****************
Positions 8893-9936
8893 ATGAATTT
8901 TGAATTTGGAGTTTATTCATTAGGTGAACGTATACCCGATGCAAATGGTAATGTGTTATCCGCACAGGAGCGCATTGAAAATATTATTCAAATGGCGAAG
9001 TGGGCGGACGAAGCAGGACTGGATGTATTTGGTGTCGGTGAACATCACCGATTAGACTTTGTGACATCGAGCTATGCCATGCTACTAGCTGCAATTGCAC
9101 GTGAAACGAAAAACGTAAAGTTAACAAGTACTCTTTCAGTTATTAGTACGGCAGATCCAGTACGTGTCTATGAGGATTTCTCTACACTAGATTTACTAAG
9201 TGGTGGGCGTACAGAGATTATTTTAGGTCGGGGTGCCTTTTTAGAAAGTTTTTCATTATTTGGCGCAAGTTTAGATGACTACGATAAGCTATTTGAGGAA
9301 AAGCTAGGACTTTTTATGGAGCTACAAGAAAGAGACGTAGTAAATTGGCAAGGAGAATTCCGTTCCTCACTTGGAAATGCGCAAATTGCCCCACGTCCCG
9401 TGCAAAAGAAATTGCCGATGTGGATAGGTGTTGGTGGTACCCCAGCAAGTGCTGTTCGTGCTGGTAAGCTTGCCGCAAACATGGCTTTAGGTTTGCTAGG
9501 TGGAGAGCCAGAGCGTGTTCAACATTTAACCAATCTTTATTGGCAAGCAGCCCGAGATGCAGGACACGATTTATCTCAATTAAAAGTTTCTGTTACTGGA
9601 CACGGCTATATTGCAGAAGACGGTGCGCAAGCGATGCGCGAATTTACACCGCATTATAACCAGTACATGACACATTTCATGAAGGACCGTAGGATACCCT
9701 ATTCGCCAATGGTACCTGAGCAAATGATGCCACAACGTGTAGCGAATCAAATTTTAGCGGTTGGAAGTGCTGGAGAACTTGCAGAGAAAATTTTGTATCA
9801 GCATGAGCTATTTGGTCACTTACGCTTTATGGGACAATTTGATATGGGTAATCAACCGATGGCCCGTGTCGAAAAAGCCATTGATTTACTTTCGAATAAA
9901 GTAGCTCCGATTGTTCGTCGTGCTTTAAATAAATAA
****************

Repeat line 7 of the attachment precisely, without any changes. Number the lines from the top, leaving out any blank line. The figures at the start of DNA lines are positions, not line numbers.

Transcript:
9301 AAGCTAGGACTTTTTATGGAGCTACAAGAAAGAGACGTAGTAAATTGGCAAGGAGAATTCCGTTCCTCACTTGGAAATGCGCAAATTGCCCCACGTCCCG